May's speedy, coming-of-age debut unfolds in the insular, all-male world of high-stakes professional poker, where staying in the action is everything and money is just a way of keeping score. Narrator Mickey, who joins the pro circuit at the age of 21, is surrounded by a large cast of eccentrics with stereotypical nicknames like Vinnie the Greek, Fresca Kid and Uptown Raoul. They're all constantly searching for the next "big game," moving like nomads across America as if it were no more than a barren desert speckled with casino oases like the Mirage in Las Vegas, Taj Mahal in Atlantic City and Foxwoods in Connecticut. In a world where you are who you pretend to be, image, bluff and reputation are as important as talent and luck: Mickey opts for sunglasses and garish Salvation Army clothes, makes a place for himself on the circuit during the early 1990s and then feels it slipping away. As he reels off one tale after another about hitting it big or going broke, Mickey's voice rings true, his obsession, insecurity and self-delusion barely hidden beneath a thin mask of bravado. Yet the price for accuracy is a lot of jargon: rudimentary knowledge of poker is not enough to understand the repetitive, blow-by-blow accounts of games like 10-20 Hold 'em, Pot Limit Omaha and Seven Stud Hilo. "There is no reality away from the poker table," Mickey says. He may be right, but that exclusionary attitude will keep most readers standing "on the rail," watching the play without anteing a stake of their own. (May)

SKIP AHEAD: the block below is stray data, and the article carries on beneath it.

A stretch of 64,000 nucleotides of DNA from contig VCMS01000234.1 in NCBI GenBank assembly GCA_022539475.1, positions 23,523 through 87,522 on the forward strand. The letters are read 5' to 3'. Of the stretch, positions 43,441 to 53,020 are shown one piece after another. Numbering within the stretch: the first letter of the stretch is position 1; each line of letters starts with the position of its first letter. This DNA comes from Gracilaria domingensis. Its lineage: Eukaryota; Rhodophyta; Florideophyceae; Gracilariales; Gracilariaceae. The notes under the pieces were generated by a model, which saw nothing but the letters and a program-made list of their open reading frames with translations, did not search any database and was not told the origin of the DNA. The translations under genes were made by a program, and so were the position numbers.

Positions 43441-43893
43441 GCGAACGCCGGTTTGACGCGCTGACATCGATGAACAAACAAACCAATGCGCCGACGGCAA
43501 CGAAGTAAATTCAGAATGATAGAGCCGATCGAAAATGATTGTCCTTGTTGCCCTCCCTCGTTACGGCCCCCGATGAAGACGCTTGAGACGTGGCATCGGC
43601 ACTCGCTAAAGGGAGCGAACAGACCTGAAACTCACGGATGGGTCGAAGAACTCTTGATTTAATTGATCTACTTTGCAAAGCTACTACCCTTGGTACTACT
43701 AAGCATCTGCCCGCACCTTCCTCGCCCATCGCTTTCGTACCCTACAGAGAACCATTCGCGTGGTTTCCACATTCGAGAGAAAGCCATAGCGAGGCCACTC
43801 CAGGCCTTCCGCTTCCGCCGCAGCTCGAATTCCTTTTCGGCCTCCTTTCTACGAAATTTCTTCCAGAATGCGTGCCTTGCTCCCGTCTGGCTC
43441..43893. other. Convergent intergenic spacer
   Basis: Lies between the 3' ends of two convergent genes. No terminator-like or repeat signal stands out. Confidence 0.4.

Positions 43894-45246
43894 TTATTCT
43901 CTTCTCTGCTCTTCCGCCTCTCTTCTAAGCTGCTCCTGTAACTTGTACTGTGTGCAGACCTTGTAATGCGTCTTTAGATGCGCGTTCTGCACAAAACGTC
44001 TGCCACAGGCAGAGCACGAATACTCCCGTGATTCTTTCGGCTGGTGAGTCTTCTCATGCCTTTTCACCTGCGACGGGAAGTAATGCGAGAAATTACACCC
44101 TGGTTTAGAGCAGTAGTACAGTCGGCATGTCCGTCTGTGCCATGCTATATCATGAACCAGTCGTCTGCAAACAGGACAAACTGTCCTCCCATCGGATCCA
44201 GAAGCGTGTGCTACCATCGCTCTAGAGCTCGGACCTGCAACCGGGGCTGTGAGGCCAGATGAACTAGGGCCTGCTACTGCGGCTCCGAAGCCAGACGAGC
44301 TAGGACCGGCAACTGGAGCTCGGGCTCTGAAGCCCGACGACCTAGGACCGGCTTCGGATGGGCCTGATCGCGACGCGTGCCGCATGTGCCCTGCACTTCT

Library Journal
This first novel is a rambling look at the world of poker as seen through the eyes of Mickey, a young professional gambler. As Mickey travels from casino to casino, tournament to tournament, Atlantic City to Las Vegas, poker game to poker game, he describes the people he's playing against, the type of poker he plays, and how much money he and the rest of the guys win or lose. Self-indulgent to a fault, Mickey is no Paul Newman of the poker world, and this is no Hustler. Presumably, this novel is aimed at poker players who enjoy reading books about their pastime or profession. Large public libraries in Atlantic City and Las Vegas might consider purchasing, but others can safely skip this.Nancy Pearl, Washington Ctr. for the Book, Seattle
Kirkus Reviews